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September 18, 1995


By CBR Staff Writer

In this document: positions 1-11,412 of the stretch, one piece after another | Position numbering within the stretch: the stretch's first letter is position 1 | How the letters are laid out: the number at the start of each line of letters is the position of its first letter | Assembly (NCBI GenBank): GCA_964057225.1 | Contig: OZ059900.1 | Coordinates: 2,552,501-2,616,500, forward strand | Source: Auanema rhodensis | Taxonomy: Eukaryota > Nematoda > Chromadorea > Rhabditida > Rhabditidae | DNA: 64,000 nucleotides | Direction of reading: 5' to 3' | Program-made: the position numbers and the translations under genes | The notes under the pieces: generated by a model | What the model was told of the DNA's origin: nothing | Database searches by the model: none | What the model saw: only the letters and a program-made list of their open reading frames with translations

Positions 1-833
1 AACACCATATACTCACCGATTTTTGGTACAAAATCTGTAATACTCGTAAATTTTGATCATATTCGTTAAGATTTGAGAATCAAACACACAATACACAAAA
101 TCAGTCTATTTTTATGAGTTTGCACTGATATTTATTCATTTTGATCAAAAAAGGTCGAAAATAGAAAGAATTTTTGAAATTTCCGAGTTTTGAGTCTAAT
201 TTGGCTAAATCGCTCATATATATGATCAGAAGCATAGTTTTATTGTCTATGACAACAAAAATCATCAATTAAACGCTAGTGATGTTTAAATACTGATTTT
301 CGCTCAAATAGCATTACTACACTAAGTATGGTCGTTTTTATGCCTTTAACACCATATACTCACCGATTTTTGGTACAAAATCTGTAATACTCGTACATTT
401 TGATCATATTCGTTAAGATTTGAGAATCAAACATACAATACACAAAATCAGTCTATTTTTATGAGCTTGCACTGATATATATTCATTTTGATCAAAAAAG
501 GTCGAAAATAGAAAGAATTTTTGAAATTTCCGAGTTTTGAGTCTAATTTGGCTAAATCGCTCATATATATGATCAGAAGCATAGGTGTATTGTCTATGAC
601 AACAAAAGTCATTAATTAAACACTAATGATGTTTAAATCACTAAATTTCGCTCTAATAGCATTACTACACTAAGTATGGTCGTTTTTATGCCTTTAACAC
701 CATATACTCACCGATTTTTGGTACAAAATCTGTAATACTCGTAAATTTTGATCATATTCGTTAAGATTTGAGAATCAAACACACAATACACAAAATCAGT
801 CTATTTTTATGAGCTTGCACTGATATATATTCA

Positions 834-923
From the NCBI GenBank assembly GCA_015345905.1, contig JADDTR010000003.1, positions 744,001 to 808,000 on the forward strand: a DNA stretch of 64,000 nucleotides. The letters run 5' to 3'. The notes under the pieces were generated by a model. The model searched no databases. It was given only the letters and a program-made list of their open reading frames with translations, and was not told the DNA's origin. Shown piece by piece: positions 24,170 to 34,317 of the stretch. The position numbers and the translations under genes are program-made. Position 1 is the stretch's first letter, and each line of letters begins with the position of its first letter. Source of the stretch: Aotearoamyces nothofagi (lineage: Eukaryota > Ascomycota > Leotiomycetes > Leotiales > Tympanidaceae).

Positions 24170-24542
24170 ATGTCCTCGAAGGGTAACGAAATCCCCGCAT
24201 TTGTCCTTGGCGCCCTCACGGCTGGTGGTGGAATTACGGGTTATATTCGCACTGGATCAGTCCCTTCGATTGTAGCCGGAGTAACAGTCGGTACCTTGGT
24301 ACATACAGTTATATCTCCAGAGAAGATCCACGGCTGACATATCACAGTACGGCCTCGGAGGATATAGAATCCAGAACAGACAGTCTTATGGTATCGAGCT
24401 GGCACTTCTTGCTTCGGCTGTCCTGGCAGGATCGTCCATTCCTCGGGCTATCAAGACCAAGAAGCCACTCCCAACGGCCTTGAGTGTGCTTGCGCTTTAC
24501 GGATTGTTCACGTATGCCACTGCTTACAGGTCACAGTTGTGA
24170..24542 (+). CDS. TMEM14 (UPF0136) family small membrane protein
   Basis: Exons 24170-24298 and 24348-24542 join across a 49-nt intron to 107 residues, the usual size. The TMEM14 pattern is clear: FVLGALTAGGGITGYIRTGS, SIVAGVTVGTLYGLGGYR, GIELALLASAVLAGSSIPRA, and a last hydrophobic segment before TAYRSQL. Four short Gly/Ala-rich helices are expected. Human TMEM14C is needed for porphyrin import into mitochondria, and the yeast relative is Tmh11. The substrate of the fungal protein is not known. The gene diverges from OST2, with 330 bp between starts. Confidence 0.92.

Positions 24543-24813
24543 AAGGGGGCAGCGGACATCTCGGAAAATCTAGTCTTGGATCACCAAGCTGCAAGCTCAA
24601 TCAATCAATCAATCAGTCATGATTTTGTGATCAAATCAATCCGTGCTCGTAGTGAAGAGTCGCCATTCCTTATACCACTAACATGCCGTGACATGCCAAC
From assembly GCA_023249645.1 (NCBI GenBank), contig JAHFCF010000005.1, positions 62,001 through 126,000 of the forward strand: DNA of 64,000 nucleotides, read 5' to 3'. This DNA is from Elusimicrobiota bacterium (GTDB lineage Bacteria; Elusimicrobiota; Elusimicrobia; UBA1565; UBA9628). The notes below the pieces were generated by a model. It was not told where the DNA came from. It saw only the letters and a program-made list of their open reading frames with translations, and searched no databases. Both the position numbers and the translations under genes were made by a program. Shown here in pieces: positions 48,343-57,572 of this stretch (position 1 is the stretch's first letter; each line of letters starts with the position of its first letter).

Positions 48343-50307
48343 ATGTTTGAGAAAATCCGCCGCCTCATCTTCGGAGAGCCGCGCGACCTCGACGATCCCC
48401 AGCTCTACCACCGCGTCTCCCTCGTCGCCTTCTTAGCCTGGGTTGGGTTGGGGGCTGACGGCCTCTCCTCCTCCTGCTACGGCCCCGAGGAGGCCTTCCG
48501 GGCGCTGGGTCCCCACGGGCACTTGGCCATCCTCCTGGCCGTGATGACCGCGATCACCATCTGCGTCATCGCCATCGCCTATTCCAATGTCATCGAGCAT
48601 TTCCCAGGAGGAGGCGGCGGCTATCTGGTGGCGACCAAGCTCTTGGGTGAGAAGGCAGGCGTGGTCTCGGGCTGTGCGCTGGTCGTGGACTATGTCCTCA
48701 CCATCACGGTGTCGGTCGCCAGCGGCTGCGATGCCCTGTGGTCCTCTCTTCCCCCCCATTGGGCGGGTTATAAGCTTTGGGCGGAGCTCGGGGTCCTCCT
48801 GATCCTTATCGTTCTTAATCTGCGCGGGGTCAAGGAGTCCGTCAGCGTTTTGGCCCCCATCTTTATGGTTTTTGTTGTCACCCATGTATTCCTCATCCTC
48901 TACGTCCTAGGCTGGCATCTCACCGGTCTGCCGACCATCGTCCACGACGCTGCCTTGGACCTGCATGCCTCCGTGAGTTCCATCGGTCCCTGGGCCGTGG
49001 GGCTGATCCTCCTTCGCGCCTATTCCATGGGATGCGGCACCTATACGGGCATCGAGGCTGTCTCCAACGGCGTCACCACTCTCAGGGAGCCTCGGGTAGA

After five years in development, Laser-Scan Holdings Plc’s Gothic geographical information system is on the verge of making the company some proper money. The Cambridge-based company, which also supports secure printing systems around the world, started Gothic from scratch five years ago with the intention of developing an object-oriented geographical information system, which now runs under Unix on Digital Equipment Corp, Hewlett-Packard Co, Sun Microsystems Inc and IBM Corp systems. The company is currently rewriting the code to run on personal computers, with Windows NT as the likely operating system. Development is at the prototyping stage, according to chief executive Mike Jackson. Meanwhile, Laser-Scan reported interim pre-tax profits of ú49,000, against ú730,000 losses last time, on turnover up 14% at ú3.5m. Gothic is used by all the major UK mapping agencies, including Ordnance Survey, the Forestry Commission, as well as the Automobile Association for its atlases and Marks & Spencer Plc to plan the location of its stores. The company made a one-for-one rights issue at the end of June that raised ú1.23m net of expenses. Jackson emphasised that this will be used to market Gothic over the next two years and was not to fill a void. Having withdrawn from hardware mnufacturing in February last year, Laser-Scan’s remaining business is the support of secure printing systems, in particular those that are used in banknote printing. The company supports the high-end plotters and scanners used in the process by such companies as De La Rue Plc – printer of currency to much of the world. Laser-Scan won contracts for this in Mexico and Brazil during the half. The company’s pre-tax profits are after allowing for capitalisation of product development expenditure of ú239,500. It also wrote-off ú83,329 in similar expenses in the half, against ú30,000 a year ago. Laser-Scan has never paid a dividend in more than 25 years of existence. Jackson was not making any firm predicitions, but indicated dividend payments may be forthcoming within two years of the rights issue.

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